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“Westward the Course of Empire Takes Its Way” by Emanuel Leutze

Emanuel Leutze - Westward the Course of Empire Takes Its Way - Smithsonian

“Westward the Course of Empire Takes Its Way” by Emanuel Leutze is a painted study of a massive painted mural currently displayed behind the western staircase of the House of Representatives chamber in the United States Capitol Building.  The picture depicts a group of pioneers on their journey westward as they catch their first glimpse of the “promised land” of California.

The painting and the mural symbolise the belief that the United States was destined for Western expansion beyond the colonies along the east coast. The image depicts pioneers, mountain guides, wagons, and mules to suggest a divinely ordained pilgrimage to the western frontier. The picture is full of symbolism. The pioneers stand at the threshold of the Promised Land, ready to fulfil what was believed to be God’s plan for the nation. The surging crowd of figures represent the births, deaths, and battles fought as European Americans settled the continent coast to coast.

Small scenes within the detailed border link the pioneers to biblical, mythical, and historical figures. On the left is included Moses parting the Red Sea; the Greek myth of Jason and the Argonauts sailing home with the Golden Fleece; and the Three Wise Men travelling to Bethlehem. The right border includes Christopher Columbus, the spies of Eshcol, who explored Canaan before the Israelites arrived, and Hercules splitting a mountain to create the pillars of Gibraltar. The bottom border shows the explorers Daniel Boone and Captain William Clark with views of San Francisco Bay.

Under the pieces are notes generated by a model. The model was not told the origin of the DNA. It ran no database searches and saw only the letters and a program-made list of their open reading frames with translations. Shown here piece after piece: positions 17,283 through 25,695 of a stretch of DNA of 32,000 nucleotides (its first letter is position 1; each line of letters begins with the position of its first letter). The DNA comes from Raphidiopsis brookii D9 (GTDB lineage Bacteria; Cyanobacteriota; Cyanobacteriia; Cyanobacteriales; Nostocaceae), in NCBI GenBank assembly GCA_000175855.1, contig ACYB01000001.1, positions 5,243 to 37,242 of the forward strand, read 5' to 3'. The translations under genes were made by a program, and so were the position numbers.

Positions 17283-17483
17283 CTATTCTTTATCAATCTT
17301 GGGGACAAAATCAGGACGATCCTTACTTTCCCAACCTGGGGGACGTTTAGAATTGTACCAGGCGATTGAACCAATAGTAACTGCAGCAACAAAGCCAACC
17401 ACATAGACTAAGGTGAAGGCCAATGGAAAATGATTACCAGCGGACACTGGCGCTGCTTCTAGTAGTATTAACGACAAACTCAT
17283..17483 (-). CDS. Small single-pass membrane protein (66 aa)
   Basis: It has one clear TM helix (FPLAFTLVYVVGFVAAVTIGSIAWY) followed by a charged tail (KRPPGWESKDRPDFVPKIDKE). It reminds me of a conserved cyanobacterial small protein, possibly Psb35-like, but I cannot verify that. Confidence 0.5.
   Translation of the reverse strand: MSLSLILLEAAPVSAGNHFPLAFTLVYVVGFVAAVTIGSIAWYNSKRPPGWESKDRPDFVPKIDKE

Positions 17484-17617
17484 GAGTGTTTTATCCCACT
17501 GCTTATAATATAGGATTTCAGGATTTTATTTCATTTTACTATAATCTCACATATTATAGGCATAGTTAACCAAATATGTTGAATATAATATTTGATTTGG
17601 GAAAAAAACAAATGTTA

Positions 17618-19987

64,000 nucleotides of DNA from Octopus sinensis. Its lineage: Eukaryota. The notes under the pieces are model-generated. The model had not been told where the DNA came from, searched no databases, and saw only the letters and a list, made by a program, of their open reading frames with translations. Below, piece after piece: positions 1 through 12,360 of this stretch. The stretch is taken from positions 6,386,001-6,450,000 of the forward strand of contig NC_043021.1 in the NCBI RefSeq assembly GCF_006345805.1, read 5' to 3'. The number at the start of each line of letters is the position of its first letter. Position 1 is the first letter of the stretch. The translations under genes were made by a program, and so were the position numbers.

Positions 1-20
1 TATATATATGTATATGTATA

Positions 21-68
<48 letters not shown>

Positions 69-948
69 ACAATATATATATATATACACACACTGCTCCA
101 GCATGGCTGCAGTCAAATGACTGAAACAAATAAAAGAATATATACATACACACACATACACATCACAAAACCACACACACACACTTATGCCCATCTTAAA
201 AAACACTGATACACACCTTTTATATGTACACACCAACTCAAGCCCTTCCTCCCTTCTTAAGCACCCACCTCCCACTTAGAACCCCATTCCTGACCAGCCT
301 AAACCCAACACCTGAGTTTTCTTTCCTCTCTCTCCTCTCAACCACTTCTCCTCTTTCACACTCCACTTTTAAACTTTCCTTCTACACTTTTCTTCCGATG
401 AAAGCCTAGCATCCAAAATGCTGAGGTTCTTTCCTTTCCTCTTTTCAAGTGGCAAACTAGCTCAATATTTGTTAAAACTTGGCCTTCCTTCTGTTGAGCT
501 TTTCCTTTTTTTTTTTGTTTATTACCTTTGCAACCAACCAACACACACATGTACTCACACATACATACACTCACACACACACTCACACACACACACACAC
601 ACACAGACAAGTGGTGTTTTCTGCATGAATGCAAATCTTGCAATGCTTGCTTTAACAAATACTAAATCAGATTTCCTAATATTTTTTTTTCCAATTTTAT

The painting takes its inspiration from George Berkeley’s Verses:

Westward the course of empire takes its way;
The first four Acts already past,
A fifth shall close the Drama with the day;
Time’s noblest offspring is the last.

Emanuel Leutze was a German American history painter best known for his painting Washington Crossing the Delaware.

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Essential Facts:

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“Everyone discusses my art and pretends to understand, as if it were necessary to understand, when it is simply necessary to love.” Claude Monet

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Photo Credit: 1)Emanuel Leutze [Public domain or Public domain], via Wikimedia Commons By Wikipedia Loves Art participant “trish” [CC BY 2.5 (http://creativecommons.org/licenses/by/2.5)], via Wikimedia Commons